Much of the work in the now burgeoning subfield of human rights history traces the causes and consequences of the ‘human rights revolution’ on international law, foreign policy and transnational activism. Few scholars, however, have reflected on why the spectacular efflorescence of human rights movements and norms over the past century should be considered revolutionary in the first place.
Certainly the past decades have witnessed a radical global transformation in the technical apparatuses structuring human rights advocacy networks and institutions. Yet could this be an example of old wine in new bottles, a revolution in forms that masks underlying continuities in substance? For as Tancredi tells his uncle in Giuseppe Tomasi di Lampedusa’s novel The Leopard, ‘If we want everything to remain as it is, it will be necessary for everything to change.’
The sixtieth anniversary of the entry into force of the 1950 European Convention on Human Rights (ECHR) offers a convenient perch from which to illustrate how this dictum applies to the origins of European human rights law. My research into the history of the ECHR has revealed how the ‘human rights revolution’ became a vehicle for rearticulating, recasting and rehabilitating discredited political agendas in postwar Europe. Marginalized right-wing advocates of free-market economics in the British Conservative Party, for example, played a pivotal role in championing and framing European human rights law after 1945. This was a response to the momentary anxieties of a party in political opposition, some of whose members genuinely feared what they decried as the ‘totalitarian’ powers of the British Labour government. The omission of economic and social rights from the ECHR reflected the hostility of leading Conservative politicians such as Winston Churchill and David Maxwell Fyfe towards Labour’s economic and social policies.
Another influential group of postwar ‘human rights revolutionaries’ were French Catholics who before 1945 had been affiliated with French Christian Democracy, the Paris-based intellectual movement known as personalism and/or the think tanks of the authoritarian Vichy regime. French Christian Democrats looked to European human rights law as an international safeguard for the rights of the family in the domain of education, particularly as concerned private Catholic schooling. In the case of personalist intellectuals and Vichy theorists of corporatism, they hoped that the ECHR would catalyze a radical restructuring of French society along medieval (corporatist) lines as well as protect the civil liberties of those accused of collaboration with the Axis enemy.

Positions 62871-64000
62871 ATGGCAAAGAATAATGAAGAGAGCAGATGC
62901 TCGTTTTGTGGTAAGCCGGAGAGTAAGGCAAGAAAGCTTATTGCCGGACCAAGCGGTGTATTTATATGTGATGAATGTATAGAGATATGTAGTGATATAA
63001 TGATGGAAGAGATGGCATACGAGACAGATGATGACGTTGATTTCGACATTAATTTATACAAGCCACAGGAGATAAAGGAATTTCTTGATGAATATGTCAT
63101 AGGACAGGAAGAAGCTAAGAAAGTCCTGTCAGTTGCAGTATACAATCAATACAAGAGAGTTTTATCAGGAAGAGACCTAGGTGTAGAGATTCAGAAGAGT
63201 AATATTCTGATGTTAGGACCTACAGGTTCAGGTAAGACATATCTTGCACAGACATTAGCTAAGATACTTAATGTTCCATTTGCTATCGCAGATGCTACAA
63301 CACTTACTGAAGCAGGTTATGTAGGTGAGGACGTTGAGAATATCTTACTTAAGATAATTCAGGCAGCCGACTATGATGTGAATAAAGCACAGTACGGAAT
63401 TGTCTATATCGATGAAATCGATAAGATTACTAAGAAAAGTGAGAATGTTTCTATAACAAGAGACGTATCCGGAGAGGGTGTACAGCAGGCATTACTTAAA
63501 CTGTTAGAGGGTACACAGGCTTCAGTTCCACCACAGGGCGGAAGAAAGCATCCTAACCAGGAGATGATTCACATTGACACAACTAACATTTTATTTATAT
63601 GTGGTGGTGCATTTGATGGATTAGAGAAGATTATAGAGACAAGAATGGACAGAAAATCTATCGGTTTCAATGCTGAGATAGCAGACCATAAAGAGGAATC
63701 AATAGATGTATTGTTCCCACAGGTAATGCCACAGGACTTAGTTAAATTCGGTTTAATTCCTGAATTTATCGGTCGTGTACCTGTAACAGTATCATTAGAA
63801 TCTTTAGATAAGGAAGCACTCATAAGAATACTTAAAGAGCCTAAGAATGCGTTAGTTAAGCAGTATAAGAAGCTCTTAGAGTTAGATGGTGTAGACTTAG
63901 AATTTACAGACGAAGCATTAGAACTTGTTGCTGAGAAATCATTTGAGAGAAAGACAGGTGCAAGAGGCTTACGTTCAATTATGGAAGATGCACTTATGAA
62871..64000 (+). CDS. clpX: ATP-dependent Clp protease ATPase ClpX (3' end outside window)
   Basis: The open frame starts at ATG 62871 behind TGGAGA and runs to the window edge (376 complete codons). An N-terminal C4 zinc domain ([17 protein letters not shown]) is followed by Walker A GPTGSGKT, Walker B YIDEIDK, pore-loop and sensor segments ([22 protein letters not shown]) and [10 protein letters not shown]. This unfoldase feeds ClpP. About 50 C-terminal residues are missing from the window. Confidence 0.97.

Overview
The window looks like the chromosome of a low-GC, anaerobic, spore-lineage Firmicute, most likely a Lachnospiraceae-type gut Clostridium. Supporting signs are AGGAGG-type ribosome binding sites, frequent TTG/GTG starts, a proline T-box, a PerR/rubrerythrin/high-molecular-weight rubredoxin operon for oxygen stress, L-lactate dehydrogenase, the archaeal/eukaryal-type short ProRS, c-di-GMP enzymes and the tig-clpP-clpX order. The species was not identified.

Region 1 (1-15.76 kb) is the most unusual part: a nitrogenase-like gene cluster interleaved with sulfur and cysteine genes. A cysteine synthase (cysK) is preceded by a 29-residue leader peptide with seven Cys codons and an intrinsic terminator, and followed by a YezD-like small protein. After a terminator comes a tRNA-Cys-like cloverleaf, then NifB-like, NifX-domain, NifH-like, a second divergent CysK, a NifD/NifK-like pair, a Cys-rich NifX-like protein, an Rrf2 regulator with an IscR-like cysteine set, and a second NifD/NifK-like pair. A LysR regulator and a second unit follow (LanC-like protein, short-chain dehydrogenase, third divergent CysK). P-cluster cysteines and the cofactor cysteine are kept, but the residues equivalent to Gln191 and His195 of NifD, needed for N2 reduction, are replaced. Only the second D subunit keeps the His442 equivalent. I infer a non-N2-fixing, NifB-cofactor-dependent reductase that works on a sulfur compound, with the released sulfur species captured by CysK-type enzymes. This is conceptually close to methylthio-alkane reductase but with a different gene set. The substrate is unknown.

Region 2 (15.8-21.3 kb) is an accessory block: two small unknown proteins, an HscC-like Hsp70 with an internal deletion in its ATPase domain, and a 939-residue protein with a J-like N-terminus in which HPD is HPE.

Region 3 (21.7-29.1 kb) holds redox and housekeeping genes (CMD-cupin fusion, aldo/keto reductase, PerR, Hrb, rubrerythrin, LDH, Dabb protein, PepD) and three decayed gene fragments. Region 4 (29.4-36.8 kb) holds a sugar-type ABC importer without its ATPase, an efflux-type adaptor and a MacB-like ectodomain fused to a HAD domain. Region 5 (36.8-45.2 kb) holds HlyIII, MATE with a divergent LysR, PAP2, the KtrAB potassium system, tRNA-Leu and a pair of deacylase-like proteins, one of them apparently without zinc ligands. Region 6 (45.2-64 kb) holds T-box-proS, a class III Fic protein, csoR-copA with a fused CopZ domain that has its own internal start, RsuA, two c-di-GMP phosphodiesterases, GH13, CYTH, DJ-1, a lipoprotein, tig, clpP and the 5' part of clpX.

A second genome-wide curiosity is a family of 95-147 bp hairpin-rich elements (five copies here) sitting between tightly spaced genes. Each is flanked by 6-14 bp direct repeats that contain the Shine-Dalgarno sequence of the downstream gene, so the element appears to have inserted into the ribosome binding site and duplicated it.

This is not to deny that many ‘human rights revolutionaries’ traced their lineage from the revolutionary tradition to interwar internationalism, wartime anti-fascism, the postwar restoration of Western European liberal democracy and the postwar (re)construction of social democracy. But we need to recognize that others waxed nostalgic for an idealized anti-statist social order of premodern times or for the bourgeois liberal state of the nineteenth century. In this sense, the creation of the European human rights regime was as much a restoration as a revolution.
Dr Marco Duranti received his PhD from Yale University in 2009 and now teaches history at the University of Sydney. He is currently writing a book on the genesis of European human rights law for Oxford University Press.